To the Editor:
As professors who have taught at several major research-driven business schools in Europe and the United States with almost five decades of experience between the two of us, we read the recent article by Carl Cederström and Michael Marinetto (“How to Live Less Anxiously in Academe,” The Chronicle, September 28) with surprise, even astonishment. The milieu they describe bears little resemblance to today’s research-oriented universities.
Their first claim is that major research-driven universities do not value good teaching: “Being a disengaged teacher is nothing to be ashamed of at a research university.” In all the schools we have taught at, great teachers are prized by the administration and highly respected by their peers. Our own schools reward excellent teaching, symbolically and financially.
The second claim is that academic writing is “unreadable as well as unread, neither of which is a disadvantage … .” Well, read the work of influential academics in, for example, economics, like Akerlof, Hayek, Demsetz, Stigler, and Shleifer, to name a few, and you will find clear, lucid prose. The most widely read and highly cited articles contain innovative ideas communicated clearly. While unreadable articles do get published in top journals, they remain unread and this is a disadvantage. One of the key aspects of a scholar’s achievements is academic influence, that is, the extent to which the scholar’s work is read by peers. Generally speaking, scholars who write unreadable work don’t last long. Another aspect is influence on practitioners, and certainly in the business schools we are familiar with, this is seen as a major component of successful scholarship.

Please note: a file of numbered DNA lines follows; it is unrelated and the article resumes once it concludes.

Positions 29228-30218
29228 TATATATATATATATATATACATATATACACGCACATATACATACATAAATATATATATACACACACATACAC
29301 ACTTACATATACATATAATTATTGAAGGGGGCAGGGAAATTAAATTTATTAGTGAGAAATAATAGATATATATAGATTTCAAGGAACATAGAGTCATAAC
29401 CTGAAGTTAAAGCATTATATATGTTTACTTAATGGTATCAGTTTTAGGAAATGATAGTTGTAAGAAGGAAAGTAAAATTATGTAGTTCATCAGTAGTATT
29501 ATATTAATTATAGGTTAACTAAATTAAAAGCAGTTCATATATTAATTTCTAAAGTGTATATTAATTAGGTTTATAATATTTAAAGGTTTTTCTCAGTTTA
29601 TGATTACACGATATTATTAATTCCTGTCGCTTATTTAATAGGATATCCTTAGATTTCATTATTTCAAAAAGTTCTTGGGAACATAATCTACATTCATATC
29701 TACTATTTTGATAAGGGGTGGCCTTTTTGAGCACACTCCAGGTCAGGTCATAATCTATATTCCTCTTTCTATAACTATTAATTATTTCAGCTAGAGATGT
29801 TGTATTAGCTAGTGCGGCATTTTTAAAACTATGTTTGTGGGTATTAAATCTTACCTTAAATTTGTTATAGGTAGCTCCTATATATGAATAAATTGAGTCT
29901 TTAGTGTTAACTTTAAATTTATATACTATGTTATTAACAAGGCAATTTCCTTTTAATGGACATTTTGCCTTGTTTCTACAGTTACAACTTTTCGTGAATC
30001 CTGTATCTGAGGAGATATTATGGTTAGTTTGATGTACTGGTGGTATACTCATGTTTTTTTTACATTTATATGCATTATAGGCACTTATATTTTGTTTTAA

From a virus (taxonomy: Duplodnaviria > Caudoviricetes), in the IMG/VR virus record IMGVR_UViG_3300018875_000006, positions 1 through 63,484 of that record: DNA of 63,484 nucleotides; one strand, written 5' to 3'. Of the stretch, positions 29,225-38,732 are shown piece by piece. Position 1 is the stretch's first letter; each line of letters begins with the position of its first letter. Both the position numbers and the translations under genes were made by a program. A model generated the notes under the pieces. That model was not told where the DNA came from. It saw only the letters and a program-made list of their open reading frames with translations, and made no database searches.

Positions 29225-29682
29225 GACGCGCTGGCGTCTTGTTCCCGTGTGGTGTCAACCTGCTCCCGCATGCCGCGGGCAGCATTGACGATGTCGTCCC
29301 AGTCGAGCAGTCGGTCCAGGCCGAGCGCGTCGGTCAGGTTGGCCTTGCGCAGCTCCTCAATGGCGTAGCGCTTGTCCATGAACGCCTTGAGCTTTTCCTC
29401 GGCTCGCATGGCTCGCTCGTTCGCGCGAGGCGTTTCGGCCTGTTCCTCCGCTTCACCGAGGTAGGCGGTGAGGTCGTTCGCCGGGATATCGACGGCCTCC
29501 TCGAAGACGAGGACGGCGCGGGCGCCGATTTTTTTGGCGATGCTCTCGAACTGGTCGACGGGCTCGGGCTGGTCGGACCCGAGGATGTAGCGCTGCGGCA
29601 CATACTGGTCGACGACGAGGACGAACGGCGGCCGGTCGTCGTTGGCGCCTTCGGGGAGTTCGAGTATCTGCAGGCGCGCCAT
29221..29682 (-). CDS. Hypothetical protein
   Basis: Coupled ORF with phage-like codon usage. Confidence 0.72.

The third claim is that one can have a good life by doing just enough. Sure, we all have mediocre, anti-social colleagues. But leaders of top academic institutions know that mediocrity and lack of institutional loyalty is contagious, and therefore seek to fight this. Successful faculty, by and large, thrive by doing influential work that builds their careers as well as the prestige of their schools.
Nicolai Foss, Bocconi University
Ram Mudambi, Temple University